Peanut Milk: The New Nut Milk You Haven't Tried But Should
See how the newest nut milk stacks up nutritionally.
Peanut lovers rejoice: Peanut milk is the latest nut milk about to hit store shelves. (See also: 10 Peanut Recipes That Are Healthy and Delicious)
If you haven't noticed, fewer and fewer Americans are drinking cow's milk: Consumption of 2 percent, 1 percent, and skim milk dropped 6, 12, and 16 percent respectively between 2016 and 2017 alone, according to the United States Department of Agriculture. But walk through what was formerly the dairy aisle and one thing becomes clear: We're living in an era of plenty when it comes to plant milk. According to the USDA, these "other liquid milk products" (aka dairy alternatives) spiked almost 24 percent in 2017. (More: Do the Benefits of Milk Outweigh the Downsides of Dairy?)
The latest addition to the alternative milk club is peanut milk, which is available for the first time ever in the U.S. thanks to a new "milking" process developed by Elmhurst, a former-dairy-turned plant-based-milk company. Milked Peanuts-and it's chocolaty cousin Milked Peanuts with Chocolate-is currently available on Elmhurst's website and is rolling out in grocery stores nationwide.
Peanut milk has previously been sidelined because it was too tricky to produce without risking contaminating all the other nut milks for people with peanut allergies. But the new process allows the company to process and package the peanut milk separately from their other nut milks.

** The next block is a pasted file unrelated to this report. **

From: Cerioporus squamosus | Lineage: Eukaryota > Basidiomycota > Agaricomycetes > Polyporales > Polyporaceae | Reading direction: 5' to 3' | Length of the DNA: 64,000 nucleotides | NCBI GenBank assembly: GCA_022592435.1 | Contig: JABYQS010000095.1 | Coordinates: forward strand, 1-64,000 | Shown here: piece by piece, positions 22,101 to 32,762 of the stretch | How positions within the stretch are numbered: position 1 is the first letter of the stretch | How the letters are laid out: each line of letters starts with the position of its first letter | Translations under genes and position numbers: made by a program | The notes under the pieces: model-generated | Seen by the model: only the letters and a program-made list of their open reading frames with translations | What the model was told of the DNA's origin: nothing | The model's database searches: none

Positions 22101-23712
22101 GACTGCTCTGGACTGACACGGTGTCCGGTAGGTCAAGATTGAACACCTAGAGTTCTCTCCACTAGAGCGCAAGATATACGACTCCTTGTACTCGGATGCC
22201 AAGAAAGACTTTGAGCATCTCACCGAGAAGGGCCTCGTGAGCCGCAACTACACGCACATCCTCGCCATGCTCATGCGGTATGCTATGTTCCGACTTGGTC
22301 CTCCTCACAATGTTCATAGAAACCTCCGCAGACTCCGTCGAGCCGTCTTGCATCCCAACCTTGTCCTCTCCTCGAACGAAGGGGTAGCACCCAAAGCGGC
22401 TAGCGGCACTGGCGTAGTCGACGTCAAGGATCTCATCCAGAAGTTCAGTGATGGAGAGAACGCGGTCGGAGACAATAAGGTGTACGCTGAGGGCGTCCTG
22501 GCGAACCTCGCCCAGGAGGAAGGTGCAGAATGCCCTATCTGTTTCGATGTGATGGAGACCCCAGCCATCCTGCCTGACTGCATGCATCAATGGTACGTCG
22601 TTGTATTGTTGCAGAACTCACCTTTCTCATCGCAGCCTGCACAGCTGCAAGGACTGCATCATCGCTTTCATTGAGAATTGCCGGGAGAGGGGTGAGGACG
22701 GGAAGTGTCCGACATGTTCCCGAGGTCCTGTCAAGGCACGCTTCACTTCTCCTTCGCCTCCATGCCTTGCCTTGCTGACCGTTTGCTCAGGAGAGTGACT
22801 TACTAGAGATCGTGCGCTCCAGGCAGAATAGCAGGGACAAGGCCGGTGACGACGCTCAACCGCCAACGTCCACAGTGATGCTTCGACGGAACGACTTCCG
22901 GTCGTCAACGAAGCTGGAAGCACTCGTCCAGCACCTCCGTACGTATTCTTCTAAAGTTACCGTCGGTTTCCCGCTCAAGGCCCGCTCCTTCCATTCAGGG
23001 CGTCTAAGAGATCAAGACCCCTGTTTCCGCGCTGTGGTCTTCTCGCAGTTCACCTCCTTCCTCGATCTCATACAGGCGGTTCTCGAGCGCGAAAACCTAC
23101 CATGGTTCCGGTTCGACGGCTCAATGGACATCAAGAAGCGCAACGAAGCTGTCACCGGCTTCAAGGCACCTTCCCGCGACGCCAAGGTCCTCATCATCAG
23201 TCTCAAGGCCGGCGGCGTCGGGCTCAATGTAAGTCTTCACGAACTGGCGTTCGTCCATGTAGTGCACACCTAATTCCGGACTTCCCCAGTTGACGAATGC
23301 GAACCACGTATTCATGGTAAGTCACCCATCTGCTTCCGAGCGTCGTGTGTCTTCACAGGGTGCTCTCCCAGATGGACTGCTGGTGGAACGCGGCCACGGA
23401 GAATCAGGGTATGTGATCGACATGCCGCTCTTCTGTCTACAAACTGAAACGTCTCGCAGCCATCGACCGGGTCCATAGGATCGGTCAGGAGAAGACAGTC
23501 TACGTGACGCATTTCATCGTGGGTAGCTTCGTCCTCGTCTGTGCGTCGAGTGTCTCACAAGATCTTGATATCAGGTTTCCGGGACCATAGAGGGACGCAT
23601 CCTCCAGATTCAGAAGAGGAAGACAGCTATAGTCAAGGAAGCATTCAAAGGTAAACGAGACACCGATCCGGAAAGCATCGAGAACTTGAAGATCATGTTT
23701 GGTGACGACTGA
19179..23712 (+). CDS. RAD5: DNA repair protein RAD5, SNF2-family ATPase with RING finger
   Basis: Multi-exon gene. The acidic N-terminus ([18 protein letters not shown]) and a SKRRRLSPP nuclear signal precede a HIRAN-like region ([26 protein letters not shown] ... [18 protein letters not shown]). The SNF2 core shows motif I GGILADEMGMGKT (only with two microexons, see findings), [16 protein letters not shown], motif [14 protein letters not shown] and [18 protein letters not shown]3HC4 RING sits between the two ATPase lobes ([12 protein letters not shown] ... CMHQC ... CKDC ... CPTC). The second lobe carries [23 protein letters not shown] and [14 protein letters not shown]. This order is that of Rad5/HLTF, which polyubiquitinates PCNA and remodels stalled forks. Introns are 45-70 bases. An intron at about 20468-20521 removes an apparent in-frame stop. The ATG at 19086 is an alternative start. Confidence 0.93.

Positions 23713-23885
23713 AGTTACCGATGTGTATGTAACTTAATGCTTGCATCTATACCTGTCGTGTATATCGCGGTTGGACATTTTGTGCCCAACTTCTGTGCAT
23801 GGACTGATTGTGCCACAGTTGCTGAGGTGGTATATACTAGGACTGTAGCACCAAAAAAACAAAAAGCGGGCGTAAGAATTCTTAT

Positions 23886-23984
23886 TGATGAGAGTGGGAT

So how does peanut milk stack up nutritionally? It depends on what you're looking for. "We specifically took advantage of the protein and fat of the whole peanut," says Cheryl Mitchell, Ph.D., a food scientist at Elmhurst Milked. Elmhurst's "Milked Peanuts" uses whole unprocessed peanuts from Georgia-each 8-ounce glass contains 31 peanuts. This results in a creamy milk without needing to add emulsifiers. (Note: Emulsifiers aren't necessarily bad for you, but they make it more difficult to get the maximum nutrition out of the nut-think of them as natural fillers or empty calories.)
Plain peanut milk weighs in at 6 grams of protein per serving (8 grams for the chocolate version), which is more than most nut milks, says Keri Gans, R.D., author of The Small Change Diet. Elmhurst's peanut milk also contains antioxidants, vitamin E, and heart-healthy omega 3s.
Some downsides: "Peanut milk contains no vitamin D and only 2 percent of the recommended daily amount of calcium," says Gans. "Other nondairy alternatives far exceed this amount: almond milk has 45 percent of the RDA for calcium and 25 percent of the RDA for vitamin D." Peanut milk is also fairly high in calories, at 150 calories per 8-ounce serving. (Almond milk only has 30 to 60 calories per serving.)
It's probably not a good idea to make peanut milk your main milk squeeze, says Gans. "Many people don't get enough calcium and vitamin D in their diet, and other alternative milk options are better sources," she says.
That said, it can be a kickass way to switch things up. "Milked Peanuts are an excellent replacement for dairy milk in almost every recipe application," says Mitchell. "The delicate and subtle peanut flavor makes it a perfect substitute for milk in cream sauces and soups." Peanut milk also makes great foam for a killer cappuccino, she adds. We're betting it'd also be perfect with a little banana breakfast toast.